In his film “Love is the Message, The Message is Death” (2016), artist Arthur Jafa finds a world cracked open, seething at the edges. Images of Martin Luther King Jr. are interspersed with those of Black demonstrators, some dragged from their seats at a lunch counter. The chilling scenes reverberate through the exhibition, most poignantly in the accompanying work, “APEX GRID” (2018), the artist’s painstaking assemblage of photographs, album covers, and drawings — the sparkling fragments of a life laid bare. From an early age, Jafa collected clippings, like those in the kaleidoscopic grid, filling notebooks and binders with pictures of Black musicians and African-inspired dress. One of the artist’s guiding principles, as he noted in a 1998 essay, is articulating the “sheer tonality in Black song.” He wanted his work to move people in the same way a performer can: “I’m not talking about the lyrics that Aretha Franklin sang. I’m talking about how she sang them.” “Love is the Message” has that kind of gravitas: It awakens something real, visceral, in the viewer, and once seen it is hard to forget. 

Musical Thinking ends with two films, “Pilgrim” (2017) and “Sojourner” (2018), both by Cauleen Smith. Effervescent images of oak leaves and orange-tinged meadows draw parallels between composer and musician Alice Coltrane Turiyasangitananda and the 19th-century Black Shaker Rebecca Cox Jackson. Smith was drawn to Coltrane’s writing about “celestial instruments,” which can be played, Coltrane asserted, “without the use of hands or without physical contact whatsoever.” Jackson, likewise, recounted visions in which she left her body and soared through the air, seeing the world anew. Mounted on walls of Smith’s gleaming, iridescent prints, the works have an otherworldliness about them, like a waking dream. 

For me, the show recalls a chance meeting of choreographers Agnes de Mille and Martha Graham, in 1943. De Mille’s staging of Oklahoma! had just opened and was a “flamboyant success,” as she remembered years later. Still, she felt a gnawing despair. De Mille confided in Graham, who told her, without irony, that there is no satisfaction in art: “There is only a queer divine dissatisfaction, a blessed unrest that keeps us marching and makes us more alive than others.”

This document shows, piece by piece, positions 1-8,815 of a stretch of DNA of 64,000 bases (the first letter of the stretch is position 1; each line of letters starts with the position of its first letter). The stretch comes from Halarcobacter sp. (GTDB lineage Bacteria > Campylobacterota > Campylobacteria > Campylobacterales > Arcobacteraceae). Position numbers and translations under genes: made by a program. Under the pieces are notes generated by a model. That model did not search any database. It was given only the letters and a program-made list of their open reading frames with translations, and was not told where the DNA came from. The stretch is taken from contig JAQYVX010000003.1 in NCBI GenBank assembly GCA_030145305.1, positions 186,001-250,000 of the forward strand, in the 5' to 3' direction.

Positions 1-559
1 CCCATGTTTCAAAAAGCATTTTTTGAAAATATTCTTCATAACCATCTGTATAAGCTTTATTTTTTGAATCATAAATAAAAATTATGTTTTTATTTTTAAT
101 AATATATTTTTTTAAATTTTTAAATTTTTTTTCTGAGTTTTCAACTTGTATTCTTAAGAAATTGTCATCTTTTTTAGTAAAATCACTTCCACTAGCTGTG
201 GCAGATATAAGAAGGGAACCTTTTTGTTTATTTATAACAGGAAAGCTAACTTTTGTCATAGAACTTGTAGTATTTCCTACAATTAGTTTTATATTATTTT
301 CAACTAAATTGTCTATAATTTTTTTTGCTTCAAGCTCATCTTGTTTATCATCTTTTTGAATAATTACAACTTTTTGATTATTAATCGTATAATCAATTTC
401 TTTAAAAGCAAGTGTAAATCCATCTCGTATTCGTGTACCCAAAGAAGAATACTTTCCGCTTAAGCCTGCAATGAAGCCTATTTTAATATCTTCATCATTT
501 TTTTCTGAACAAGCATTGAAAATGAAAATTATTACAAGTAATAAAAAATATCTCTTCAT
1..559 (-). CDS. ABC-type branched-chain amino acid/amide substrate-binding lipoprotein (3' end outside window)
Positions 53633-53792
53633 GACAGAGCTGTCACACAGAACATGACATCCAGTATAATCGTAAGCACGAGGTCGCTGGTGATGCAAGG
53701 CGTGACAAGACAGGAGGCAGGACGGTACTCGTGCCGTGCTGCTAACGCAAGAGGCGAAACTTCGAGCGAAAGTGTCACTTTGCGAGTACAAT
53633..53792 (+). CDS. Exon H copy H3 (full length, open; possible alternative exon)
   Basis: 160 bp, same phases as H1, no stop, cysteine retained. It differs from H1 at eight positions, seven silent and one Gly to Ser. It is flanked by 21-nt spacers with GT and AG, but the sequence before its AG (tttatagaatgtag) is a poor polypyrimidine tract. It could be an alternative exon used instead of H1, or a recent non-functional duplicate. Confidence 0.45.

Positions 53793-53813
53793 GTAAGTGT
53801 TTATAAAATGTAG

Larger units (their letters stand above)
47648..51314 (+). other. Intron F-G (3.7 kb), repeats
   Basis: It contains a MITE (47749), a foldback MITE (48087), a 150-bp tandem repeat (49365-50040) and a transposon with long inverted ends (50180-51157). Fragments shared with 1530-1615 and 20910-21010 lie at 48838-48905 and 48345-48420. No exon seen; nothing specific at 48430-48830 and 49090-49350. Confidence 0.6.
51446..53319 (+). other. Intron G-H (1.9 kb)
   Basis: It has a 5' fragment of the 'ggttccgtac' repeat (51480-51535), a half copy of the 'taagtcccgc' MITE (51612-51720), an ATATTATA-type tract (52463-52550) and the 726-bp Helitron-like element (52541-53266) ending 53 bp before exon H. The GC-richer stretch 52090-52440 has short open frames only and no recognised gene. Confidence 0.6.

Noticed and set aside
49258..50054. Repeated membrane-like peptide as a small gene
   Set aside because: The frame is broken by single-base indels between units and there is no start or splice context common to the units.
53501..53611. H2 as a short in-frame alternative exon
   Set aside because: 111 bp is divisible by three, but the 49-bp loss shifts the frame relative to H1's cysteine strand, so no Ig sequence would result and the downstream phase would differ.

The artists in Musical Thinking have that divine dissatisfaction about them. Nothing is settled, or tidy. The result is gripping and pointed, shrill and exuberant. If the aim of great art is to awaken something in the viewer, this show is a knockout. 

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Christine Sun Kim, “The Star-Spangled Banner (Third Verse)” (2020), charcoal on paper, overall: 58 1/4 x 58 1/4 inches, frame: 60 3/4 x 60 3/4 inches; Smithsonian American Art Museum (© 2020, Christine Sun Kim, courtesy the artist and François Ghebaly, Los Angeles)
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Installation by ADÁL in Musical Thinking: New Video Art and Sonic Strategies at the Smithsonian American Art Museum (photo Albert Ting)

Musical Thinking: New Video Art and Sonic Strategies continues at the Smithsonian American Art Museum (8th and G Streets, Northwest, Washington, DC) through January 28. The exhibition was organized by Saisha Grayson, curator of time-based media at the SAAM, with support from Anne Hyland, curatorial assistant.